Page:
Shmarks is a social bookmarking application that allows users to email, manage, and share bookmarked URLs. I took this project on to better my understanding in the world of Ruby and Rails.


This project allowed for additional experimentation, and much more work with gems and their requisite API’s, than did my other Ruby projects. This led to more of a challenge and the reward felt great.

The project was designed to be a bookmark management application. Users could save bookmarks under their accounts and could categorize them under different Topics. They could manage their bookmarks via the application itself or through emailing the links to a specific email address that would add it to their account or create an account if that user had not already done so.


It addition to getting the basic functionality of the project up and running, and building on my previous project experiences, I took a significantly greater focus on learning how to implement a testing environment. Additionally, I found that setting up a free service and the associated incoming mail controller to handle incoming emails were quite challenging.


To start off, I had to build the necessary models for the bookmarks, topics, and users, and their associated controllers and views. I used the Devise and Pundit gems to handle my authentication and authorization respectively. For the users’ account page, I decided to throw in the Gravatar image to give a little bit of personality to the users’ account pages. In order to get the email functionality implemented, I chose to use the simple add-on for Heroku called, SendGrid. This free little add-on allowed me to have my application send emails at no cost. Great!

My original free resource for outgoing mail, SendGrid, did not offer the functionality that I needed for allowing users to send email to the application. After further research, I discovered Mailgun. Mailgun, however, was very limited in how I was allowed to use their service, given, that I was not hosting my application on its own domain, but instead, I was hosting it on Herkou. Unfortunately, this was a limitation that could not be overcome and I settled for the limited functionality.

EDIT: I have been notified that even my limited functionality solution for incoming mail will be coming to an end. Mailgun has informed me that they will be requiring all accounts to register their domains and since I am just using a free server with Heroku to host this application, I do not have a domain to register and thus the incoming mail functionality will be ending as of December 1, 2016.

I wanted to create a good experience for my users in navigating between topics and bookmarks so I used a gem to assist in this, Friendly_id. Friendly_id was used to alter my original IDs that were used in the URLs for each bookmark so that they were more human readable.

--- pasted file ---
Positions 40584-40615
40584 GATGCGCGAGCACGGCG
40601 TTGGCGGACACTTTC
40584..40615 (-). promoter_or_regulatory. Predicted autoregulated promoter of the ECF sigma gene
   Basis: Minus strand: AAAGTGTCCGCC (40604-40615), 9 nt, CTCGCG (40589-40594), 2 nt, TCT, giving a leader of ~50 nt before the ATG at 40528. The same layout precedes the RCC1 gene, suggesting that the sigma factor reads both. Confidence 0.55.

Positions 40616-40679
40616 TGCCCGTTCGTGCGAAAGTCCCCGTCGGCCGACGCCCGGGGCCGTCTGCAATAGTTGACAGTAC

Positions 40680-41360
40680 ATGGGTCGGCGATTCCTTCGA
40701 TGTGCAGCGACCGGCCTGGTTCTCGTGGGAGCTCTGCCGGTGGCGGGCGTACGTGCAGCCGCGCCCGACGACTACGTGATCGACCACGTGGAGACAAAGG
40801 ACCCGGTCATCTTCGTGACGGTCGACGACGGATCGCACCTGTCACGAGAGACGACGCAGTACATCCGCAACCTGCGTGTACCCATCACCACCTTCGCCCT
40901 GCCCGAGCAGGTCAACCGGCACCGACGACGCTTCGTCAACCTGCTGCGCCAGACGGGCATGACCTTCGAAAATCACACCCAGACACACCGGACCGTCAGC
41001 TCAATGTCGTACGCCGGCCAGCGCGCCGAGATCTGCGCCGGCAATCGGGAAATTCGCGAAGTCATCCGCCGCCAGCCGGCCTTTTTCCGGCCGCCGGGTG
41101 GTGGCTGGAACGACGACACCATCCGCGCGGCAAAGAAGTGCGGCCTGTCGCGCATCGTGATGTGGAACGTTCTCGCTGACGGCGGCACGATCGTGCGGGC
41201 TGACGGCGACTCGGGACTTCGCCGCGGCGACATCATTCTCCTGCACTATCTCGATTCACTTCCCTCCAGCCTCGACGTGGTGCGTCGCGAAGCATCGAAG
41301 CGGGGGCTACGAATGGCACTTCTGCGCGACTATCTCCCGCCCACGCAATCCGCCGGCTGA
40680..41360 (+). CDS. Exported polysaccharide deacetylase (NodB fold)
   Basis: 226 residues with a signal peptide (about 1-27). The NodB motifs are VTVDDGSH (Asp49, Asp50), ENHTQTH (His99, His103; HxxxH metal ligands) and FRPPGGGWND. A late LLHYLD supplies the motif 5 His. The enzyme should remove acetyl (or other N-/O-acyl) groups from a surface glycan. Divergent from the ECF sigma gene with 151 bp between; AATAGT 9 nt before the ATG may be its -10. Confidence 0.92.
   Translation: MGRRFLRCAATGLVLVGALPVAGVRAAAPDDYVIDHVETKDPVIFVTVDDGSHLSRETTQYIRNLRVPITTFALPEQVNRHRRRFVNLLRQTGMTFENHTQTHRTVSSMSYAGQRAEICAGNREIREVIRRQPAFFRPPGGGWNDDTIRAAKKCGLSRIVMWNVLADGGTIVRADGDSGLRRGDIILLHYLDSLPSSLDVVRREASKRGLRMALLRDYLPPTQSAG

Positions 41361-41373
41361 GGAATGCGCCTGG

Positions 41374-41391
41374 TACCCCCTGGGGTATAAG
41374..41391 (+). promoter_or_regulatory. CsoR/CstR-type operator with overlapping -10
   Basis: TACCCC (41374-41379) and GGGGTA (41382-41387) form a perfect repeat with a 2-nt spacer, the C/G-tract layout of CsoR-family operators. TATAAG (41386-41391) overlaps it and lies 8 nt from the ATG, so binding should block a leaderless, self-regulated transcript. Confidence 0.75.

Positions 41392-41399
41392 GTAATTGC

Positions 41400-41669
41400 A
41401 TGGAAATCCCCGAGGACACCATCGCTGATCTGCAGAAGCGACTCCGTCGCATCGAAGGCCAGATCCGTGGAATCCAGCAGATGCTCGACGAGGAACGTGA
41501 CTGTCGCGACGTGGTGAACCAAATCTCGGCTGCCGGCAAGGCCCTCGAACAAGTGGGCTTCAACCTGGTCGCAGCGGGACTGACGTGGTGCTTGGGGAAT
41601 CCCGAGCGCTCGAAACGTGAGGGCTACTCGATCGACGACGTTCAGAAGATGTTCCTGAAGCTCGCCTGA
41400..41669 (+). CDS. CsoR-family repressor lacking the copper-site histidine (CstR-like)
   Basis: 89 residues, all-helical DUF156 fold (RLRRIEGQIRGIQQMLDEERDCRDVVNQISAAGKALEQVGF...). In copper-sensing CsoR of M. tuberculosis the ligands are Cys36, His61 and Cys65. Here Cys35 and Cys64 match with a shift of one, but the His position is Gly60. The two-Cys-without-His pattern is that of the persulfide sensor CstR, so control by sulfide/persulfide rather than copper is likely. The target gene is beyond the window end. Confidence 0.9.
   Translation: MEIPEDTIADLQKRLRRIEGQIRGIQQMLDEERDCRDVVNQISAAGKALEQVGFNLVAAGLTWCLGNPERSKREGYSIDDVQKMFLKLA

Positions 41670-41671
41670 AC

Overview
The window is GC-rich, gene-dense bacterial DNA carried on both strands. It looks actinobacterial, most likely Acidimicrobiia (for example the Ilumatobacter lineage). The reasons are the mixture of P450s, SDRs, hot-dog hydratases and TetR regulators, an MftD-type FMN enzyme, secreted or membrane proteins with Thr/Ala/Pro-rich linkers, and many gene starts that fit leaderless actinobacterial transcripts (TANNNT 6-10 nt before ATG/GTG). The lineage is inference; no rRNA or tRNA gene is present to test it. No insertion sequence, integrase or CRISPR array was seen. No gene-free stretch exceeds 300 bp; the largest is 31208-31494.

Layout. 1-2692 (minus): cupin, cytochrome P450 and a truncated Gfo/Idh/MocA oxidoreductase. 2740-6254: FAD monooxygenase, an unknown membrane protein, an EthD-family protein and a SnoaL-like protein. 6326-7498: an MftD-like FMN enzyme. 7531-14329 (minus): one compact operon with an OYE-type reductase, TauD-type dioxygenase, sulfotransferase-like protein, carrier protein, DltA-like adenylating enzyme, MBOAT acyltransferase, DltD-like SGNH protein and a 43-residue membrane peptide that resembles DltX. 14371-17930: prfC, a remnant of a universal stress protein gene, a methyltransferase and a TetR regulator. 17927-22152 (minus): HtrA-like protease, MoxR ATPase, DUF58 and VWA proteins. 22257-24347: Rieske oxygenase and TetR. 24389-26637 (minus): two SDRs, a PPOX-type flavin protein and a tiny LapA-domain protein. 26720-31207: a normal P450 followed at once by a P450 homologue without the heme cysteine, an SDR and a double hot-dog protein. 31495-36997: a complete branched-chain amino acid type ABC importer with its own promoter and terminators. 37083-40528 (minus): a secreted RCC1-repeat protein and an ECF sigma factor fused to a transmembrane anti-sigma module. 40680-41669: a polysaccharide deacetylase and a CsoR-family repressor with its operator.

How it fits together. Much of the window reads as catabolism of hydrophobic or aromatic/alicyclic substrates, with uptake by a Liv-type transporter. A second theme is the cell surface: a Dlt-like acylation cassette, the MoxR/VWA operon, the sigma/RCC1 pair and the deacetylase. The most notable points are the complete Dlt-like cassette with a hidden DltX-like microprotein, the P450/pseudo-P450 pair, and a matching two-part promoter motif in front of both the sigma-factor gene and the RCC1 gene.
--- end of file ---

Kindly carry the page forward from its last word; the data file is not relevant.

As for my testing environment, I used RSpec and my testing framework instead of Rails’ built-in framework. Additionally, I used FactoryGirl gem to create testing factories for my tests and the faker gem to populate those factories with random data. I used Capybara to implement integration testing that walked through my application as if it was a real user. In implementing Capybara, I ran across some newer issues with having its JavaScript driver correctly installed. It is more complicated than I have room here to go through, however, it seems there are a variety of bugs for each of the JavaScript drivers you might chose. It also depends on which OS and which OS version you are using. Each variant has a different solution in order to get your chosen JavaScript driver, i.e. Chrome, Selenium, webdriver, to install. Once installed, I was able to setup my tests for my models, controllers, and integrations implemented with the help of the Launchy gem which gave me a screenshot of what is happening at the moment of failure for each test. Launchy is a wonderful gem.


I would say that Shmarks was a success. From a functionality perspective, the code works and is as efficient as I was able to create at the time; the tests could be improved and I will get better with each new application I create.

The application gave me a great deal of things to learn about and work on, and that felt really good. The gems I used seemed to work great together, especially using Pundit and Devise together. I can definitely see why so many devs use them to obfuscate the authorization and authentication functionality, especially after having implemented those by hand in a prior project.


As this project was my second coding creation I am again very proud of it. This project in particular turned out to be very instructive, more of a challenge and even more rewarding as this showed me that I can work with Ruby, Ruby on Rails, HTML, CSS, utilize new gem’s and their API’s, mailers and even learn to work with testing while creating a fully functioning web application.

Click on the picture above to visit the application or visit here for the code.